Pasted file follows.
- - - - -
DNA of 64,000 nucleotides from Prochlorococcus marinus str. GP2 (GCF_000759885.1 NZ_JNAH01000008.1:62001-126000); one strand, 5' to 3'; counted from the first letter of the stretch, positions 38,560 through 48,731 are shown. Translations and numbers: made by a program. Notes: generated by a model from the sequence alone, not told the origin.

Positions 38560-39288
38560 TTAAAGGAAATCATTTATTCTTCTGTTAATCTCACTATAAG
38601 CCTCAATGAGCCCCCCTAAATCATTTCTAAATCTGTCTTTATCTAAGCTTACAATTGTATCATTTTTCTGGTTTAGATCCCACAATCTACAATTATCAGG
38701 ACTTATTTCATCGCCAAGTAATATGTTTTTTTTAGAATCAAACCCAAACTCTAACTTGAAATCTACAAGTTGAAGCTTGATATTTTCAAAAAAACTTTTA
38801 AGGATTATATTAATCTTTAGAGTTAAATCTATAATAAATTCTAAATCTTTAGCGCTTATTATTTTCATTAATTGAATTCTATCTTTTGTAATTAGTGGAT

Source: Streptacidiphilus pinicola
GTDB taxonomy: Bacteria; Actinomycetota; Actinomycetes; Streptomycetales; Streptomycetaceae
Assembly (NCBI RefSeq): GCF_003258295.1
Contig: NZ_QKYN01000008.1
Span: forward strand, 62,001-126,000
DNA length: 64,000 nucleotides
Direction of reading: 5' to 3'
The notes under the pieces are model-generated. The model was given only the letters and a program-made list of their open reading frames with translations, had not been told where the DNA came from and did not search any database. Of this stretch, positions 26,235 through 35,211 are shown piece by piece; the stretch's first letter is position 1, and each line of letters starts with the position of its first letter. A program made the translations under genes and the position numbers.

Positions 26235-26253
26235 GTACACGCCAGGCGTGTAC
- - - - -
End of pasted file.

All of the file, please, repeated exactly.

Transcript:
DNA of 64,000 nucleotides from Prochlorococcus marinus str. GP2 (GCF_000759885.1 NZ_JNAH01000008.1:62001-126000); one strand, 5' to 3'; counted from the first letter of the stretch, positions 38,560 through 48,731 are shown. Translations and numbers: made by a program. Notes: generated by a model from the sequence alone, not told the origin.

Positions 38560-39288
38560 TTAAAGGAAATCATTTATTCTTCTGTTAATCTCACTATAAG
38601 CCTCAATGAGCCCCCCTAAATCATTTCTAAATCTGTCTTTATCTAAGCTTACAATTGTATCATTTTTCTGGTTTAGATCCCACAATCTACAATTATCAGG
38701 ACTTATTTCATCGCCAAGTAATATGTTTTTTTTAGAATCAAACCCAAACTCTAACTTGAAATCTACAAGTTGAAGCTTGATATTTTCAAAAAAACTTTTA
38801 AGGATTATATTAATCTTTAGAGTTAAATCTATAATAAATTCTAAATCTTTAGCGCTTATTATTTTCATTAATTGAATTCTATCTTTTGTAATTAGTGGAT

Source: Streptacidiphilus pinicola
GTDB taxonomy: Bacteria; Actinomycetota; Actinomycetes; Streptomycetales; Streptomycetaceae
Assembly (NCBI RefSeq): GCF_003258295.1
Contig: NZ_QKYN01000008.1
Span: forward strand, 62,001-126,000
DNA length: 64,000 nucleotides
Direction of reading: 5' to 3'
The notes under the pieces are model-generated. The model was given only the letters and a program-made list of their open reading frames with translations, had not been told where the DNA came from and did not search any database. Of this stretch, positions 26,235 through 35,211 are shown piece by piece; the stretch's first letter is position 1, and each line of letters starts with the position of its first letter. A program made the translations under genes and the position numbers.

Positions 26235-26253
26235 GTACACGCCAGGCGTGTAC